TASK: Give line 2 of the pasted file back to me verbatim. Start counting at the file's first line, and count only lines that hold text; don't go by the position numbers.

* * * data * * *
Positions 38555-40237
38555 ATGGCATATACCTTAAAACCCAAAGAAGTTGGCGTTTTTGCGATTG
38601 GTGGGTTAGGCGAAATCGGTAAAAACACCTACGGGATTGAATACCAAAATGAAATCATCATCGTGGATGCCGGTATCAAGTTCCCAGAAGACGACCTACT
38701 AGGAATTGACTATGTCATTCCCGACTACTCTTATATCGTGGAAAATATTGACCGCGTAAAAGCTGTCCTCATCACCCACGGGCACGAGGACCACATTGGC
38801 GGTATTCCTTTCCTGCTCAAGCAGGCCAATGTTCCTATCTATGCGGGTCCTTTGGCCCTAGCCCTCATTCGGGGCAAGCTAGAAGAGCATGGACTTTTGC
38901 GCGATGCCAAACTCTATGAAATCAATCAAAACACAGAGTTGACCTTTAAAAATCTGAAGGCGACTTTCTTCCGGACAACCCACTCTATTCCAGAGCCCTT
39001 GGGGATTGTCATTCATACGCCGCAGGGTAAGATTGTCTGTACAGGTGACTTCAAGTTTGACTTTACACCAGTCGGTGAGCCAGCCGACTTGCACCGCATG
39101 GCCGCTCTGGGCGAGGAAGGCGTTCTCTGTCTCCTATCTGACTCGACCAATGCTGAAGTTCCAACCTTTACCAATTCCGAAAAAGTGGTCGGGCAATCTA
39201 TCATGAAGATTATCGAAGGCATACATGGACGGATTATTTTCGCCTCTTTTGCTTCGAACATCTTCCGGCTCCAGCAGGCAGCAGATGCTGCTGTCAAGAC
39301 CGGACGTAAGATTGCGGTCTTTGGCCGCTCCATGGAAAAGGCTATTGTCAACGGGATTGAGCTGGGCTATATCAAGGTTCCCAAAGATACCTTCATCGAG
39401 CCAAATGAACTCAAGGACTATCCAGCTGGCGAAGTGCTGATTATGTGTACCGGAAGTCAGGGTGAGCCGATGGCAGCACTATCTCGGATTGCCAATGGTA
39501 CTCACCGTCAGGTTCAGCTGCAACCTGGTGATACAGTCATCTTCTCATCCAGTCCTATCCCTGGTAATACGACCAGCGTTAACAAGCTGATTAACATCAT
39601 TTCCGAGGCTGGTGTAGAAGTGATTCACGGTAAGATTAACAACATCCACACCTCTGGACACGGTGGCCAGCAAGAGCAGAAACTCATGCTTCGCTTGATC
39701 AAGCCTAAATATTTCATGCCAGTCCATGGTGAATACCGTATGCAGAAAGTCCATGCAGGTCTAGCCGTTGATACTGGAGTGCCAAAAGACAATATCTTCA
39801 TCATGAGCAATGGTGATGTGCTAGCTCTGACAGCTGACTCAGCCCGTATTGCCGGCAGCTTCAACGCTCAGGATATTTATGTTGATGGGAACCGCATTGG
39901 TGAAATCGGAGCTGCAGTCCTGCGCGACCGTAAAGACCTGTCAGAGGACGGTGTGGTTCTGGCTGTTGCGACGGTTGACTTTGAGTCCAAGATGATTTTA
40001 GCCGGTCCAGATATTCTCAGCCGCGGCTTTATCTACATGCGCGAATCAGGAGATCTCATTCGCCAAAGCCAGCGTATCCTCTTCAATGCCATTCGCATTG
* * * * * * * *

38555 ATGGCATATACCTTAAAACCCAAAGAAGTTGGCGTTTTTGCGATTG